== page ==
Finally, the first of my Spring Top Sewalong tops! I was pretty excited when Rae (of made-by-rae) posted that she would be hosting this sewalong again this spring.  I watched last year but was just getting back into sewing and so didn’t participate.  This year?  All in!  A perfect excuse for some selfish sewing as much of my sewing and knitting time lately has been dedicated to gifts (Christmas gifts, birthday gifts, baby shower gifts, welcome baby gifts, etc etc…  I think you get the point!).  While there is little more satisfying than gifting someone with something handmade (particularly to those that appreciate the time and effort!), my spring and summer wardrobe needs some work!  A month later, however, and my commitment to the SAL was somewhat…  dimmed!  I just haven’t had the time!  But before the ardor cooled, I did manage to make a couple of shirts, the first of which was this split-back version of the tiny pocket tank by Grainline Studios (worked from this tutorial).

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I used fabric from the comma collection from Zen Chic.  I’m using quilting cotton a lot in my me-made wardrobe, which is a real switch for me.  I used to have some definite opinions on quilting cotton and fashion/apparel fabric and never the twain shall meet!  Sometimes this still holds true but for those that feel the same way let me just point out that the quality of quilting cotton has really improved!  Some of it is silky with really excellent drape.  In this case it could have had the texture and drape of a cardboard box and I still would not have been able to resist the punctuation marks!  And I am really pleased with my choice…  it’s fun while being fairly subtle.  I don’t have a picture of the inside but let’s just say that with the bound armholes and neckline and french seams that this tank is as pretty on the inside as it is on the outside!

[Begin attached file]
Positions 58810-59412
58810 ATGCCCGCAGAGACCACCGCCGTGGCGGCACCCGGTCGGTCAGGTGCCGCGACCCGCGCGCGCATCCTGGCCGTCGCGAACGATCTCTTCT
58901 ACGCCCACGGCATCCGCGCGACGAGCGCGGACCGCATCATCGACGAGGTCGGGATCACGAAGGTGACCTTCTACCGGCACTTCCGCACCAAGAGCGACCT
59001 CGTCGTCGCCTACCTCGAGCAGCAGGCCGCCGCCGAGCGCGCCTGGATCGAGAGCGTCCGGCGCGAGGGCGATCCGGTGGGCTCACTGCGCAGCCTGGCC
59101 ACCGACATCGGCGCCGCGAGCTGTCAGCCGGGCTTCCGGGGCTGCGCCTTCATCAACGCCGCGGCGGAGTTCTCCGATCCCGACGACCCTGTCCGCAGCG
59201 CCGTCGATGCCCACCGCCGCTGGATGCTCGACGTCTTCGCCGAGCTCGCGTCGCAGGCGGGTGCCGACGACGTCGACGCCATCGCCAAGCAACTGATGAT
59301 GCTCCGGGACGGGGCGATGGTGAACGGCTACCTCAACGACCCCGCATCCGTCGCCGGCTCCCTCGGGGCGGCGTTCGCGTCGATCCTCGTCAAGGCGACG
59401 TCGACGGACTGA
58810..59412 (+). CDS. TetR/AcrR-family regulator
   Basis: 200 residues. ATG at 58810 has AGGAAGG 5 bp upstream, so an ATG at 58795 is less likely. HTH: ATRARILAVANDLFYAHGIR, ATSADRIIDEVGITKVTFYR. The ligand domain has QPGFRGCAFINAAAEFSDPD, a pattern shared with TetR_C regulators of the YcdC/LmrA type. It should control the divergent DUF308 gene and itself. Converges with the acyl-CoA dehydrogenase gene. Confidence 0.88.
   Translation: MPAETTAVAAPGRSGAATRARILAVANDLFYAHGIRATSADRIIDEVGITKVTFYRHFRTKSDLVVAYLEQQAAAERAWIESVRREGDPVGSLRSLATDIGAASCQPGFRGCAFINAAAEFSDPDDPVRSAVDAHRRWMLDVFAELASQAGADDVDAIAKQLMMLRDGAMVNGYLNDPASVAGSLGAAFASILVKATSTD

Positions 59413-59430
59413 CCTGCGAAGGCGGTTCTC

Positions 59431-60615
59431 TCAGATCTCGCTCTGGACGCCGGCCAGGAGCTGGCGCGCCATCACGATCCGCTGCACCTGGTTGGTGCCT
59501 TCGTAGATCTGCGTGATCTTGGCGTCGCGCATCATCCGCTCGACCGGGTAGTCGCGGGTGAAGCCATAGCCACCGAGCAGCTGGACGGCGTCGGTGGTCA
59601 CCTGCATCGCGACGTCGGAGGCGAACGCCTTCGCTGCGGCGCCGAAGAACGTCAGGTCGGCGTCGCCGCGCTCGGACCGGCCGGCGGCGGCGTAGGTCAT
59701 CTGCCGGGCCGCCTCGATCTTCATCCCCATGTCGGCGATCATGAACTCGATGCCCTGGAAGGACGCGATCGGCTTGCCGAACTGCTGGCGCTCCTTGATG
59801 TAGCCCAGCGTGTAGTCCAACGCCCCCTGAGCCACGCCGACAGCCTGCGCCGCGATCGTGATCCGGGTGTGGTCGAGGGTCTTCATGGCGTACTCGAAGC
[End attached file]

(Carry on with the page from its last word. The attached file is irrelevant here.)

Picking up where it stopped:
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If you are considering the split-back variation of this pattern then I should point out that it is BIG!  Much more room that you would have in the regular version so keep that in mind.  Despite the straining darts in the above pictures (awkward pose!), this tank could still stand to lose a couple of cm’s in the centre front.  And I had to angle the back pieces in such as way as to reduce the overall volume of the shirt.  Because of this, I also had to sew the back shut so the buttons ended up being decorative only.  It also meant that the split was less dramatic than intended in the back.  The upside is that this tank can be worn in the lab…  always a bonus!


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Can’t think of anything else you need to know about this one.  Hopefully I’ll manage to post about my Colette Sencha and a blouse I made from one of my Japanese dress books…  the sewalong end on Friday so that just might not happen!

Photos were graciously taken by my friend Alisha.  I wich I could say that I was an equally gracious subject!  I was a grump (and I was freezing!), so the pickin’s were slim for this post!  Thanks, Alisha!